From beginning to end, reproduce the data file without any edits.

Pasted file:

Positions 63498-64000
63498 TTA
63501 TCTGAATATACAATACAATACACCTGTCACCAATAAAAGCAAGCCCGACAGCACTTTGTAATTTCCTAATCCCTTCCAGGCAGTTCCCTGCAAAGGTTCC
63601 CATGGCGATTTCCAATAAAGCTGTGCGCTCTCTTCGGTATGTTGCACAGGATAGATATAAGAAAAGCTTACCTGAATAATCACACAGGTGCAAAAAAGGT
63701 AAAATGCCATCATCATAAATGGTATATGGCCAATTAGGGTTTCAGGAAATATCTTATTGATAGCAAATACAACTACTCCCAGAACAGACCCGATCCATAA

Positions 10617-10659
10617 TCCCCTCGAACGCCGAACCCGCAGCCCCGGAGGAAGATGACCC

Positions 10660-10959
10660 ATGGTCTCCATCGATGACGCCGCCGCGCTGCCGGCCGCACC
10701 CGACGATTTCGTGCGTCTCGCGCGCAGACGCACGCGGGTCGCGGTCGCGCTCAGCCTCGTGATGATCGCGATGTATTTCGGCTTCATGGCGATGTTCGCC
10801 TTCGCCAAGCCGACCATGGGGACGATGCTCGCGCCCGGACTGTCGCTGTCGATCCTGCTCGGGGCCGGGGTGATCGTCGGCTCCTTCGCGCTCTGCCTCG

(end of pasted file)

Positions 63498-64000
63498 TTA
63501 TCTGAATATACAATACAATACACCTGTCACCAATAAAAGCAAGCCCGACAGCACTTTGTAATTTCCTAATCCCTTCCAGGCAGTTCCCTGCAAAGGTTCC
63601 CATGGCGATTTCCAATAAAGCTGTGCGCTCTCTTCGGTATGTTGCACAGGATAGATATAAGAAAAGCTTACCTGAATAATCACACAGGTGCAAAAAAGGT
63701 AAAATGCCATCATCATAAATGGTATATGGCCAATTAGGGTTTCAGGAAATATCTTATTGATAGCAAATACAACTACTCCCAGAACAGACCCGATCCATAA

Positions 10617-10659
10617 TCCCCTCGAACGCCGAACCCGCAGCCCCGGAGGAAGATGACCC

Positions 10660-10959
10660 ATGGTCTCCATCGATGACGCCGCCGCGCTGCCGGCCGCACC
10701 CGACGATTTCGTGCGTCTCGCGCGCAGACGCACGCGGGTCGCGGTCGCGCTCAGCCTCGTGATGATCGCGATGTATTTCGGCTTCATGGCGATGTTCGCC
10801 TTCGCCAAGCCGACCATGGGGACGATGCTCGCGCCCGGACTGTCGCTGTCGATCCTGCTCGGGGCCGGGGTGATCGTCGGCTCCTTCGCGCTCTGCCTCG